Last year Khaled Jarrar, a rising Palestinian artist, began printing his own “State of Palestine” stamps, since law forbids the Palestinian postal service from issuing stamps with the politically-charged phrase. Jarrar issued the postage stamps to foreigners arriving in the occupied territories in Israel.
Jarrar would also stamp people’s passports both in Palestine and in West Germany near “Checkpoint Charlie,” a symbolic location that echoes the wall dividing Israel from the occupied territories. Even Slavoj Žižek had his passport stamped by Jarrar (photo below).
Jarrar took his activist project a step further and printed a stamp emblazoned with the Palestine Sun Bird and flowers for the 2012 Berlin Biennial. According to the Associated Press, Deutsche Post issued the postage stamps for usage in regular mail, with more than 20,000 stamps having been sold so far.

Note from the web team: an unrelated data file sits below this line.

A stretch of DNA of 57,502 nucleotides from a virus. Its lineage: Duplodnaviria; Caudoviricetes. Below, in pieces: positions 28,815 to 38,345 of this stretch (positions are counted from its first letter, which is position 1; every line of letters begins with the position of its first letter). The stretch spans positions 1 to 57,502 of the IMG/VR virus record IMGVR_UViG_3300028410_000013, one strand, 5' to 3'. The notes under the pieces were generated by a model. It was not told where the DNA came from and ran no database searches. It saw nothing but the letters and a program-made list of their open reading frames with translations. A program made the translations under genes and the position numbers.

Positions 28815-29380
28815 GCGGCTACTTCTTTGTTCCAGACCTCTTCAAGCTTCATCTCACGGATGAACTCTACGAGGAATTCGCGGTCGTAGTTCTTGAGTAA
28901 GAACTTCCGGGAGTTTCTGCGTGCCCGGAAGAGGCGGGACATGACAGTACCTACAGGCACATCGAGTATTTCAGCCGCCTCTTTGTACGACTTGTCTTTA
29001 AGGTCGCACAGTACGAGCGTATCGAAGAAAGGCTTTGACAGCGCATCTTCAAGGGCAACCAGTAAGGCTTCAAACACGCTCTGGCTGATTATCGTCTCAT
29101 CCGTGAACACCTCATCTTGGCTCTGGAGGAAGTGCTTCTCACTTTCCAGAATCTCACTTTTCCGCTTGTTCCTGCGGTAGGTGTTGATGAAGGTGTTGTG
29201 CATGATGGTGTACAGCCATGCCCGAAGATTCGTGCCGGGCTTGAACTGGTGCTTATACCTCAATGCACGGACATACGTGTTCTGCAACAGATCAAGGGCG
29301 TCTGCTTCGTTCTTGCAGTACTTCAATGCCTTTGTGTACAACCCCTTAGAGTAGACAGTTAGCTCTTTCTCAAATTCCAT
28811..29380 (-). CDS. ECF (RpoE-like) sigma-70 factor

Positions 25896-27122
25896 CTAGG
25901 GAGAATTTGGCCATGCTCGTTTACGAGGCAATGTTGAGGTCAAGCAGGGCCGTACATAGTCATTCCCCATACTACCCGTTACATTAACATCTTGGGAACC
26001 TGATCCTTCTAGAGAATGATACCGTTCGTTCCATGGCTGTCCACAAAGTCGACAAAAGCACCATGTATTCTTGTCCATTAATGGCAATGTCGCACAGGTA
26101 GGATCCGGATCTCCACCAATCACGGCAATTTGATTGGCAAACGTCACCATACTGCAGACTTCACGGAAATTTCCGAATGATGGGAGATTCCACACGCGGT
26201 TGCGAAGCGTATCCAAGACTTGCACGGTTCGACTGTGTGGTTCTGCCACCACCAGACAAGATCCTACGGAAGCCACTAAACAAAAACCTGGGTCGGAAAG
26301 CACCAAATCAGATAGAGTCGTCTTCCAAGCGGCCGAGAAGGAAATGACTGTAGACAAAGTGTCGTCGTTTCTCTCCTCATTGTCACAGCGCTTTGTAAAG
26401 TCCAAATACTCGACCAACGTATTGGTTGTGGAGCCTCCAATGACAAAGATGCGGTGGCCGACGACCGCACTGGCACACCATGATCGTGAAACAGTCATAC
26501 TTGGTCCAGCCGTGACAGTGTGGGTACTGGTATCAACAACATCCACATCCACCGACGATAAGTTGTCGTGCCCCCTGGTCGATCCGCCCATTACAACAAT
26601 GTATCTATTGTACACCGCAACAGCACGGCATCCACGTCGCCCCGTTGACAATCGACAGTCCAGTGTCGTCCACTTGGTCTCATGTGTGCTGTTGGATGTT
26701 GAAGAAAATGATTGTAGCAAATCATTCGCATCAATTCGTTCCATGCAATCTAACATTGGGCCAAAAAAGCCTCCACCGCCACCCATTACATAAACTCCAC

“After I printed official post stamps in Germany and Netherlands, people started using these stamps to send letters all over the world,” Jarrar wrote in an email to AP. ”We are not allowed in the Palestinian post office to print postage stamps with the words ‘State of Palestine’.”
It’s rather interesting, too, that Germany’s Deutsche Post decided to support Jarrar’s project, since it Israel could take offense to the move. However, who can deny a nation’s right to sovereignty? Well, Israel and ironically even Germany itself, which, as the most powerful economic force in Europe has forced austerity measures on Greece and Spain in return for bailouts.
By supporting Jarrar, however, at least they’re doing something positive.
The Berlin Biennial opens April 27.